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January 11, 2004 - Why punish the successful and reward those with no ambition?

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Class Warfare and Questions of Character
Why punish the successful and reward those with no ambition?



I have a good friend, a Wall Street attorney but hardly an I'm-rich-and-you're-not-Ha-Ha Republican, who is uncomfortable with Howard Dean.  He's been toying with the idea of doing some work for Wesley Clark.  Heck, he has been toying with the idea of running for office himself.  Forgive him, he chats too often with his advisor from law school, Peter Rodino of Watergate fame.  But I can see why he likes Clark.

Monday the 5th Wesley Clark laid out his tax plan.  The Dean folks were pretty stunned, and more than a few political writers have urged Dean and the rest to jump on board and get behind this plan as the official party position.

Under the Clark proposal, called "Families First Tax Reform," families of four making less than $50,000 would pay no federal income tax and all families with children making under $100,000 would get a tax cut.  The tax cuts would be paid for by closing corporate tax loopholes and by increasing by five percentage points the tax rate on income exceeding $1 million.

As he says, "This year alone, the richest Americans - those making more than $1 million - are getting an average tax break of $128,000.  So, while working families have seen their bank accounts shrink, the president has been working overtime to help the richest Americans get richer.  That's not right."

Under his plan, fewer than half of families would have to file tax forms and the rest would find their taxes easier to file than they are now - "With this new system, you can figure out whether or not you need to pay taxes just by filling out three lines.  The first line is your income.  The second line is your marital status.  The third line is the number of children you have.  And if it all adds up to $50,000 or less and two children or more, then you should put away your checkbook, because you won't owe the government a dime in income taxes."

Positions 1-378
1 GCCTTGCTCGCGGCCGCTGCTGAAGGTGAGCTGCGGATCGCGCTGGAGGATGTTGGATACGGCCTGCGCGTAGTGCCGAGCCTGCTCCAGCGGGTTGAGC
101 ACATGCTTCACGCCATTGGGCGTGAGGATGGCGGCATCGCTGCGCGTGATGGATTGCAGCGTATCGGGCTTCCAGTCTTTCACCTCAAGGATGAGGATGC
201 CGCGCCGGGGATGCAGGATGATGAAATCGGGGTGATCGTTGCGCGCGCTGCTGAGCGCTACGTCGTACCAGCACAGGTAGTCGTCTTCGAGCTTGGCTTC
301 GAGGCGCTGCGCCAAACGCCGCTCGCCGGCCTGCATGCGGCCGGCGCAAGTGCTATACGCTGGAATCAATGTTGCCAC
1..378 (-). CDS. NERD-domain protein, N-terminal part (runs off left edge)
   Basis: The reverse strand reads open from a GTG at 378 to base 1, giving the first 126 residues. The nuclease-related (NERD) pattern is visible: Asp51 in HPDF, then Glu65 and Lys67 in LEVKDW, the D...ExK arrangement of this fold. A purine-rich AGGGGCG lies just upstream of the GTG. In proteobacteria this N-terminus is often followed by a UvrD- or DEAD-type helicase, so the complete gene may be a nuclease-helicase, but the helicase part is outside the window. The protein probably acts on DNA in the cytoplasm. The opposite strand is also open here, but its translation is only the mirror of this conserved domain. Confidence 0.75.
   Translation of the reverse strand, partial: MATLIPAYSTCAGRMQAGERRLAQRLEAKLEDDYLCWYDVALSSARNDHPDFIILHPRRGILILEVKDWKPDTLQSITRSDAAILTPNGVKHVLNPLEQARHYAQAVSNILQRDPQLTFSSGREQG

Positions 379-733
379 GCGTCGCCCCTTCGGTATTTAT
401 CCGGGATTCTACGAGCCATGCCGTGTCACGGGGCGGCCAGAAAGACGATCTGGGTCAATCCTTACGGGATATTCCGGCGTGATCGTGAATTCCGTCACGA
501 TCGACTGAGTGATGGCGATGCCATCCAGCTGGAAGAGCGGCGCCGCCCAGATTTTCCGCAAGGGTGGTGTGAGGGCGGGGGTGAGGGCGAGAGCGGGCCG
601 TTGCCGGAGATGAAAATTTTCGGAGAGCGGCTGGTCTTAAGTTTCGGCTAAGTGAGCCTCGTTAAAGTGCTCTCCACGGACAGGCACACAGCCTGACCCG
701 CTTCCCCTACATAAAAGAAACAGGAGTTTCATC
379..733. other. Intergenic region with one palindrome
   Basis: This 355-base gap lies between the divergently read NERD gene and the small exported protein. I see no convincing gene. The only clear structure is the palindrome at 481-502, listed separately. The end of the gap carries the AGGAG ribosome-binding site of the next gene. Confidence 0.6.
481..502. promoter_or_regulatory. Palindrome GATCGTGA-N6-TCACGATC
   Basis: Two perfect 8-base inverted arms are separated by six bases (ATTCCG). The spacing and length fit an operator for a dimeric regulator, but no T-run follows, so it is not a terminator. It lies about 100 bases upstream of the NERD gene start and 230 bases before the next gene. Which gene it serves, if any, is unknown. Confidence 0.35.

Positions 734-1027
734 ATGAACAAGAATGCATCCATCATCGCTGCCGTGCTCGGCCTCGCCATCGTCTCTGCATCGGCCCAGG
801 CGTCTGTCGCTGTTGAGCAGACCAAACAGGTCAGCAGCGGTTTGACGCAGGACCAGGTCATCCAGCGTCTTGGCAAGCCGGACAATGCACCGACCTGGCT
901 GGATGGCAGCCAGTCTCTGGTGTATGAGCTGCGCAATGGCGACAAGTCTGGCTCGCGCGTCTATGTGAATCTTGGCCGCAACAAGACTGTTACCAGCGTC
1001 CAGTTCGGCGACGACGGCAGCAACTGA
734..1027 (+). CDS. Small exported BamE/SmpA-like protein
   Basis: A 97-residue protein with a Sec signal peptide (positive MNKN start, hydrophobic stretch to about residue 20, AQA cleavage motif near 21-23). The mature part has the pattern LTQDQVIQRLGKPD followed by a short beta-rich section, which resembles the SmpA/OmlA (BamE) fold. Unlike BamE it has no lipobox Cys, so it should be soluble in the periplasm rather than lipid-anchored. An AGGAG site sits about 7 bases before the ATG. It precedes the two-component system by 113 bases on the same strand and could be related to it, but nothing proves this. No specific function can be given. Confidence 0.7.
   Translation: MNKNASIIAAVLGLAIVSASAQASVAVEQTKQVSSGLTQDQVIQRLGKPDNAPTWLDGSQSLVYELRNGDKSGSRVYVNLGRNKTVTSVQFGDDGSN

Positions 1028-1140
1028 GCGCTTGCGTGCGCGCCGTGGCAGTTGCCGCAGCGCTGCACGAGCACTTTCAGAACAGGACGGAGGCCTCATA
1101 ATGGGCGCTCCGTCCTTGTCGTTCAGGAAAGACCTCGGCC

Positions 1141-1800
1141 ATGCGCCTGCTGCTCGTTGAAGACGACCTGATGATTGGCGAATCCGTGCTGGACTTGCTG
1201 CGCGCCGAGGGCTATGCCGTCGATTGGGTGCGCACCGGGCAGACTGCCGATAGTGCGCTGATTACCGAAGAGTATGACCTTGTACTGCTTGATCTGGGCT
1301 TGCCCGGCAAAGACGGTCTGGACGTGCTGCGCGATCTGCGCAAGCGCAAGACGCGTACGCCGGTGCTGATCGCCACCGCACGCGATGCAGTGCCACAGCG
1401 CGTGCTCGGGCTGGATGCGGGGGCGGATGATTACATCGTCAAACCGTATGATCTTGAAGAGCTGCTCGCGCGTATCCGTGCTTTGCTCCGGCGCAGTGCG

Details are here:
Clark unveils tax plan
'Karl [Rove], I want you to hear me loud and clear'
CNN, Monday, January 5, 2004, Posted: 6:03 PM EST (2303 GMT)

Now of course I do have a conservative friend out here that says, if we must have taxes at all of any kind, we should have a flat tax.  His position is that those who succeed should be rewarded, not penalized.  They should be able to keep what they earn, and not be forced to subsidize services provided to people who would rather play victim and do nothing to become successful. 


The idea is that flat taxes - everyone paying the same fixed percent of income - would act as an incentive for people to get a positive attitude, accept personal responsibility, and make something of themselves, instead of expecting those who do things and succeed to underwrite their slothful whining.  If they did that then they too would be able to keep what they earn - not ninety percent of twenty-grand, but, if they apply themselves and quit complaining, ninety percent of each year's millions.  Otherwise they're just taking his money - the money he worked for so hard.  It's not fair.